Thursday, March 16, 2017

Howard Brown plans second Baltimore County town-center

Developer Howard Brown's legendary stamina in eventually getting his way was on display on the Metro Center town center development in Owings Mills where it took many years before the MTA, the County, and Brown saw eye to eye on the 2 million squarefoot Metro Center transit oriented development.
Security Square Mall overlaid over downtown Annapolis:
A massive waste of space. Graphic: ArchPlan Inc.

At Security Square Mall  MTA is no longer at the table after the Red Line was canceled. But there are four additional mall owners to deal with. Brown controls only a small part of the mall and he still needs to buy out others before he can do much. So yesterday he went public with his plans to ensure that residents or County Council members won't create any problems.

County Councilman Tom Quirk and the Security Woodlawn Business Association organized a community meeting where Howard Brown made a rare personal appearance. The Morning Star church-hall on Security Boulevard was packed with local residents and business people. Nobody knew what would come, except that the ailing Security Square Mall was the topic of the gathering.

Councilman Quirk introduced Brown as "a visionary" and heaped praise on his many area developments including  "the truly transformative" Landsdowne Station, the "amazing" Boulevard Place next to Security Mall (former Chadwick Station) and, of course, Metro Center.
Councilman Quirk addresses the crowd
Topic: Security Square Mall (Photo Philipsen)

At Security Mall Howard Brown, so far, has only one of the Mall Owners in his corner in David Glick of Helmsman Properties. He owns the portion that was a succession of once glamourous department stores, including Hochschild and Montgomery Ward.
The other owners, Macys, the successor of JcPenny's, and Sears as well as the owners of the "in-line-stores" were not present. Glick, Brown and  their Venable land use attorney David Karceski dropped the bombshell without any preliminaries.

Community members are used to getting development proposals in bits and dribbles. Big plan announcements are usually accompanied by sleek presentations and pretty pictures; so they were stunned when Howard Brown in his dry, short and direct way came straight out with his "nuclear option". Nothing less than his intent to demolish the entire mall and all the "pad uses" around it to create a brand-new mixed use town center. "Like downtown Baltimore, just in the County", Brown said. Without reflecting on the decades of storied history of this mall he simply stated:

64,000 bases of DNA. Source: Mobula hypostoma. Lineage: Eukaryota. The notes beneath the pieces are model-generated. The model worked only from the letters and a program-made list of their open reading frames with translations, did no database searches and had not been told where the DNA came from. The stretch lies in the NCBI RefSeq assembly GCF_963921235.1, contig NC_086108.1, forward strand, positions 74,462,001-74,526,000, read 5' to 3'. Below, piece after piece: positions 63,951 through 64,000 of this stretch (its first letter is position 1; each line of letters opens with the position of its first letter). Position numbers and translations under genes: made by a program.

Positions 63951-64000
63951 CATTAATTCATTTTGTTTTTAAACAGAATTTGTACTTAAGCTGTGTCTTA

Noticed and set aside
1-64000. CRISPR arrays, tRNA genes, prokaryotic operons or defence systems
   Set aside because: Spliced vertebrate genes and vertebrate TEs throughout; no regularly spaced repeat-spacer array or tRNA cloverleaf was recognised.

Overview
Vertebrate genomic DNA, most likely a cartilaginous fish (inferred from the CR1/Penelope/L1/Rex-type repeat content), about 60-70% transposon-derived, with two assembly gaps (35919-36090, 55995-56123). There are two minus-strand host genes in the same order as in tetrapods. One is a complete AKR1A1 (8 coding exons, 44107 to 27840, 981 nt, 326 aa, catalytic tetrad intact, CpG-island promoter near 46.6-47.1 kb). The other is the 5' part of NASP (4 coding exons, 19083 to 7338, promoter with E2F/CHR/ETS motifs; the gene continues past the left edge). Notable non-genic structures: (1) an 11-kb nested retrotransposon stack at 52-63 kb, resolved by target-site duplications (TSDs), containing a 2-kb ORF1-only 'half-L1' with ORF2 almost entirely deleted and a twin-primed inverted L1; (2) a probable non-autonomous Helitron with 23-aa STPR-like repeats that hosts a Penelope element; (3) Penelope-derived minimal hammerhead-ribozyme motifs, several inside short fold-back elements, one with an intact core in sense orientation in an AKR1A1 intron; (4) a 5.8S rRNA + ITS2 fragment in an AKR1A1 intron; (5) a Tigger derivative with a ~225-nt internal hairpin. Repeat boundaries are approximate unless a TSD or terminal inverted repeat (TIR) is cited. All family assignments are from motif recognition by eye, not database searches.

"Macy's will probably close soon and then Sears will probably follow and then the mall is done.... Time to start a new concept...Retail is dead after 9pm, mixed use town-centers have life 24/7". 
He added something about "5 years of litigation" and that "nobody wanted to be the master developer".  He explained that his development ideas was originally a transit oriented development (TOD) but now without the Red Line it  was "still a TOD just without the rail." He expressed hope he would get all the owners on board. Then he added that he wanted an "expedited development plan" and his lawyer helpfully explained that the current BM-CT zoning is "very flexible" and allows everything that Brown wants "by right", so no re-zoning and no Planned Unit Development (PUD) was necessary.
Howard Brown, David Karceski, David Glick (from left to
right. Photo: Philipsen)

When asked about the schedule and when he wanted to start, Brown said "yesterday". Then he allowed a glimpse into what leads him to believe that he will prevail: A "reciprocal development agreement" that contractually grants shared parking among the five mall owners and which was believed to be valid until 2021 apparently expired in 1997. That's what the five years litigation were about and now "they gave up" Brown said. As a result Macy's and Sears apparently have no right to the plenty parking around the mall any longer and therefore sit on a pretty useless commodity. That is how Brown thinks he will eventually get control of all mall pieces.